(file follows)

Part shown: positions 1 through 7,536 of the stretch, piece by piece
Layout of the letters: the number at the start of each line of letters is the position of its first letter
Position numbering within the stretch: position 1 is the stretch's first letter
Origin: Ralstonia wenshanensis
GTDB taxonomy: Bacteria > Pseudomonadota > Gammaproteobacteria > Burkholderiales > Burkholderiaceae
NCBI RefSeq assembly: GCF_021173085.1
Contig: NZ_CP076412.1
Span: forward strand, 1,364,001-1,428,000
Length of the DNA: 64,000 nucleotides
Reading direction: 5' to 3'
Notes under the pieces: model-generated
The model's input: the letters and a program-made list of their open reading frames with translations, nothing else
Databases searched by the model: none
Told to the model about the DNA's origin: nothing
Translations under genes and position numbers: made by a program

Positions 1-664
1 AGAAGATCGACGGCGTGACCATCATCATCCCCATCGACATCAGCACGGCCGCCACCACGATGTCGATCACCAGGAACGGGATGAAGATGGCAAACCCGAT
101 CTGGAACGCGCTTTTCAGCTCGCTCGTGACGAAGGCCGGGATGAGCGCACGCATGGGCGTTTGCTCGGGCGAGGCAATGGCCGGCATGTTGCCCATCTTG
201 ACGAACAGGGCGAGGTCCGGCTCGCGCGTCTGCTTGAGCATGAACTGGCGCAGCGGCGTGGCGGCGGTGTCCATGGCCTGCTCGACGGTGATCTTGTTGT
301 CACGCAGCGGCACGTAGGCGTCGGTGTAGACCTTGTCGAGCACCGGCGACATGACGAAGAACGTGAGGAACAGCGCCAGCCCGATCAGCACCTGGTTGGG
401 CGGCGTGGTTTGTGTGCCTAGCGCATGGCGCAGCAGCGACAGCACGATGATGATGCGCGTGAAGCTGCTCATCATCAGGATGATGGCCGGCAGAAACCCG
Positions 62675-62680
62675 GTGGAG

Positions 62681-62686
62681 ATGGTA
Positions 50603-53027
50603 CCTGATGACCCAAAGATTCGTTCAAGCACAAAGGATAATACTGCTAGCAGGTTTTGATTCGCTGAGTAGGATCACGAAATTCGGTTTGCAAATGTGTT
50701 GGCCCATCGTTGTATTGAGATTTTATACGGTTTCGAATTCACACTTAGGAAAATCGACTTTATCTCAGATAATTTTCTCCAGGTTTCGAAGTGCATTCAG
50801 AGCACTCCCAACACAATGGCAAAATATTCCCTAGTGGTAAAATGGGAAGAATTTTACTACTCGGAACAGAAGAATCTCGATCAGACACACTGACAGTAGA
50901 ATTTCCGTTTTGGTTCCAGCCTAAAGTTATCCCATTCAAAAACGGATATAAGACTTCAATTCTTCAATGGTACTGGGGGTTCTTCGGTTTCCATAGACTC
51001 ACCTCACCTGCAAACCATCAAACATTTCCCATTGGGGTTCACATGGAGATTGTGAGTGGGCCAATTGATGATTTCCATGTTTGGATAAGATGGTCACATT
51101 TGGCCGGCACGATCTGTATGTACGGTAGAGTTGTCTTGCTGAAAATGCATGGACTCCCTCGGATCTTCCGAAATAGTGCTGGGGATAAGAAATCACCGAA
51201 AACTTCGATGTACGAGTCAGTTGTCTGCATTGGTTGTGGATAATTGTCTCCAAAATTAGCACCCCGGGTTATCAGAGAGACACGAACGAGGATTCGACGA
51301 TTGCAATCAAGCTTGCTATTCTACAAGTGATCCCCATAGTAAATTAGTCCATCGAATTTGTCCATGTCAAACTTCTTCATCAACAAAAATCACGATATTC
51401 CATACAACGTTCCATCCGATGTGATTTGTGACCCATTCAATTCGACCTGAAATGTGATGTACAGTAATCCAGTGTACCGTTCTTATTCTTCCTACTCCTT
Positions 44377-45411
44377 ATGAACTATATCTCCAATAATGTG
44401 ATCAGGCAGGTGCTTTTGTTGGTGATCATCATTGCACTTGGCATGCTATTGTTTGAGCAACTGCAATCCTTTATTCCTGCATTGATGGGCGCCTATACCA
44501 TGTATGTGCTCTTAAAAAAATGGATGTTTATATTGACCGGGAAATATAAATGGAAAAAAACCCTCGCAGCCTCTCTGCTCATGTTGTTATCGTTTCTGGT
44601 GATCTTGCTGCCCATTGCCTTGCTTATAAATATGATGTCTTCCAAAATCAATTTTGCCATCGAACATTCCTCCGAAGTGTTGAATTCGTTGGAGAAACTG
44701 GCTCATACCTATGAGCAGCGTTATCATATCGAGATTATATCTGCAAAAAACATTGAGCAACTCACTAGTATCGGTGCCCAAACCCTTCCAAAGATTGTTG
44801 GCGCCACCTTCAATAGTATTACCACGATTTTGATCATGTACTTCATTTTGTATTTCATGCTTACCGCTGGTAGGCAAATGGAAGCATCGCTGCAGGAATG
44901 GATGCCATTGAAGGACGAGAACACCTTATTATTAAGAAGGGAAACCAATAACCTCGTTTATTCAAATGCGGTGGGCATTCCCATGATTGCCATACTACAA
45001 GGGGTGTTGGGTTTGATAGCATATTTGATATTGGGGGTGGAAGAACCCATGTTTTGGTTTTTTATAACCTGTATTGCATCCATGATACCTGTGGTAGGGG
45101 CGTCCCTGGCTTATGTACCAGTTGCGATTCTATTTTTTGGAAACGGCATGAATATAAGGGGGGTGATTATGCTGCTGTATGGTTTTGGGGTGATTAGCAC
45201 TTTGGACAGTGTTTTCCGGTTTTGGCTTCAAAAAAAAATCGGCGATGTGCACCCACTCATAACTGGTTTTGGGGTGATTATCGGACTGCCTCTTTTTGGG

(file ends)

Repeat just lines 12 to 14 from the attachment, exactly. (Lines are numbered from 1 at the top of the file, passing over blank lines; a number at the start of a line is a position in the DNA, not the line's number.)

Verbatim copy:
The model's input: the letters and a program-made list of their open reading frames with translations, nothing else
Databases searched by the model: none
Told to the model about the DNA's origin: nothing